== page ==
Find out what campaigns your brand team are about to launch and consider how you can work together. How can their brand messaging bring alive your purpose strategy and how can your purpose vision provide proof points for key brand ambitions such as building trust or loyalty?

As we took up the brief with TUI, their brand team were about to launch their ‘Discover your smile’ brand campaign, all about how holidays can get us back to our real selves. Instead of running a siloed sustainability narrative we used this as a strategy trigger, working-up an approach which connected sustainable holidays with a return to travellers’ authentic selves. The core thinking lay around joining the dots between TUI’s sustainability initiatives with the brand’s ‘deeper caring’ approach – not only for customers and their holidays but for the world and the social and environmental factors that underpin a wonderful holiday. A caring, responsible, nurturing and inspiring brand purpose approach can be both natural and intuitive for holiday brands, as well as making commercial sense in terms of product quality translating into sales.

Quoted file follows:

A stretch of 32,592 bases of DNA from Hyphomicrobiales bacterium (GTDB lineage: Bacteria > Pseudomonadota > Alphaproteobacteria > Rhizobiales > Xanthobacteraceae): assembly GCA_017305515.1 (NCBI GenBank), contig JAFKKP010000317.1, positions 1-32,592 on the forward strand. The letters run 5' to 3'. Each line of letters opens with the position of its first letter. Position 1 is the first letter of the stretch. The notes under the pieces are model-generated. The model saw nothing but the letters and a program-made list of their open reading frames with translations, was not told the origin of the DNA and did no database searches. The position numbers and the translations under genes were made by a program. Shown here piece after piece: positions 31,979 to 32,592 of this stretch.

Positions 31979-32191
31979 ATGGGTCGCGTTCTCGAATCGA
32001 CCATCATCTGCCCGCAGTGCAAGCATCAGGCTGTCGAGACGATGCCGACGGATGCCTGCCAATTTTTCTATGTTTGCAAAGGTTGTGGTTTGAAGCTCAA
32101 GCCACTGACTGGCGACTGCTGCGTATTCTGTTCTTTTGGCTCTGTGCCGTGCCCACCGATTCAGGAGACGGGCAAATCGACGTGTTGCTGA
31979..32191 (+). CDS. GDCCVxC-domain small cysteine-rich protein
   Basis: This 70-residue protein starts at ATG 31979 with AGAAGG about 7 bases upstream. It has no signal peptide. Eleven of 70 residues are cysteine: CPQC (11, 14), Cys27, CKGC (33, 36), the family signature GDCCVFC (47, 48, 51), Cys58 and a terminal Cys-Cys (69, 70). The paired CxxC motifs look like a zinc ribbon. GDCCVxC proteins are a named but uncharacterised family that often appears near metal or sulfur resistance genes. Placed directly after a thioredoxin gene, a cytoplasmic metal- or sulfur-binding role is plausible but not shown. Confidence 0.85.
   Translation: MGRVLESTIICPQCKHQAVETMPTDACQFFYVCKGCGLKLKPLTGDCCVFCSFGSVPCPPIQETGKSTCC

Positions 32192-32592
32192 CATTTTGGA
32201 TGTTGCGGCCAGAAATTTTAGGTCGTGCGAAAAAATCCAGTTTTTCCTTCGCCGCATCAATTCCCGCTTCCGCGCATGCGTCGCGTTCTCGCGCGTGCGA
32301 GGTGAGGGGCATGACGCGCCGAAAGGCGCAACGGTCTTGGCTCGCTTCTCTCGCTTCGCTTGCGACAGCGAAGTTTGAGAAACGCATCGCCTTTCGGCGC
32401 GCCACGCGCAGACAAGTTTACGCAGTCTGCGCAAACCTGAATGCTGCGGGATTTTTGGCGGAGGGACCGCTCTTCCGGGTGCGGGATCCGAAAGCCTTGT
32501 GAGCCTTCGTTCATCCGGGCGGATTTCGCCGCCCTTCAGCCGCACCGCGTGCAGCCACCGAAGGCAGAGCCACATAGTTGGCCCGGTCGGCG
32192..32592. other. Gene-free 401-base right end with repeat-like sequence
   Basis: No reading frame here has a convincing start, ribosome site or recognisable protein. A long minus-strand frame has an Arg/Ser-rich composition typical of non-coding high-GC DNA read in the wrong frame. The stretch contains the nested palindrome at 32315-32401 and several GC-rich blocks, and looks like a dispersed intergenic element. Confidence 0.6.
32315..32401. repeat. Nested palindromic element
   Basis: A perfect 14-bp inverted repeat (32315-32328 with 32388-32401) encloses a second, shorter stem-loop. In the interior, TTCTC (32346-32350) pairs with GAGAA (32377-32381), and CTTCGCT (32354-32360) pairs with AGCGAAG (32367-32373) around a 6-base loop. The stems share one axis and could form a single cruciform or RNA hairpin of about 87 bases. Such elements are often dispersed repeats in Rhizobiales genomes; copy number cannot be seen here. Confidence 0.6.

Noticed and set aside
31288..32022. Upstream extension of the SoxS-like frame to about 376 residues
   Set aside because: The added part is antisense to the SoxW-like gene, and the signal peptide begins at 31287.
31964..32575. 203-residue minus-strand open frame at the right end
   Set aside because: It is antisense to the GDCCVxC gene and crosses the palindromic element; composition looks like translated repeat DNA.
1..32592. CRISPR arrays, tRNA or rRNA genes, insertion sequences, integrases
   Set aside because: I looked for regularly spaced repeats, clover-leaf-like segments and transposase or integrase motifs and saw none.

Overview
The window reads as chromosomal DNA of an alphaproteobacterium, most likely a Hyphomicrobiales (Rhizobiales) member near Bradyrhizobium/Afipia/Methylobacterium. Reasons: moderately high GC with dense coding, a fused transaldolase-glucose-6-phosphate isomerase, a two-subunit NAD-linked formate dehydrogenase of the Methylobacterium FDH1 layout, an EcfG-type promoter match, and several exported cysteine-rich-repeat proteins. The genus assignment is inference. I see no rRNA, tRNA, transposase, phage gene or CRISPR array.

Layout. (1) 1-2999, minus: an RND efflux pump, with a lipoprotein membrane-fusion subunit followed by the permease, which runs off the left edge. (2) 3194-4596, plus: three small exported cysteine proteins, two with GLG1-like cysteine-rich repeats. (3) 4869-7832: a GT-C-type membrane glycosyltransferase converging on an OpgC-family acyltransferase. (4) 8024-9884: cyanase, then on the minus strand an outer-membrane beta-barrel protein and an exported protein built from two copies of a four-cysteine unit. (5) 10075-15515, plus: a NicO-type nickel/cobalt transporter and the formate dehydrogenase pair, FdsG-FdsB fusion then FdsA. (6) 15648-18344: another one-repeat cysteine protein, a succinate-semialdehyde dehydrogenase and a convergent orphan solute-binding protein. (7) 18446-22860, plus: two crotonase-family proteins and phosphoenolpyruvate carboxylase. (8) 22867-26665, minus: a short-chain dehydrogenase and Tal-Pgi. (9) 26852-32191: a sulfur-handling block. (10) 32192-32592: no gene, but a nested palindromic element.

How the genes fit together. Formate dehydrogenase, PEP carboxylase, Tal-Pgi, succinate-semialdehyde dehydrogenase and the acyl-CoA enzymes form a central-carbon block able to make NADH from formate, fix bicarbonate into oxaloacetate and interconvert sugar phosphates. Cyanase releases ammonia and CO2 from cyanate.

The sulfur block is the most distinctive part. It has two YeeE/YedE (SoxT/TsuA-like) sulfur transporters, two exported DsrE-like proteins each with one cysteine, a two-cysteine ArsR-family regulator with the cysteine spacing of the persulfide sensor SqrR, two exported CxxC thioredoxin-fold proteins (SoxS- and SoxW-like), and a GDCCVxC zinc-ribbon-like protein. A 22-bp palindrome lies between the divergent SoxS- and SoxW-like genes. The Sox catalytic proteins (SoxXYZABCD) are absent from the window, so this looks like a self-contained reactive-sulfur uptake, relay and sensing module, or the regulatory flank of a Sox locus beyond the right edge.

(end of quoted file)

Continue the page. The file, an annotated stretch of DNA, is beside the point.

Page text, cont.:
With this clarified brand purpose it was then possible to frame the sustainability strategy in a way that would actually reinforce and provide tangible proof points for the ‘Discover your smile’ brand campaign. These not only made it more credible but threw a halo and spotlight on the market-leading strides TUI were making in the area of sustainability.

For many brand teams, a central value and ambition is to earn trust. Sustainability has already been established as a proven driver of trust and so brand campaigns which are aligned with deeper purpose can be a powerful force for a business. Consumers are drawn to brands that act in sustainable, purposeful ways. It establishes loyalty and trust for the long-term, and for those brands representing firsts in their sector, the impact can be even more powerful. A focus on purpose can provide the substance which brand communications sometimes lacks and it is in their interlocking that true magic happens. Brand teams know exactly what positive and desirable brand personality traits will appeal to customers and activating purpose can enable this to be done in a truly credible and authentic way.

Becky Willan

Topics: CSR & ethics
Tags: Biodiversity | Communications | Food waste | supply chain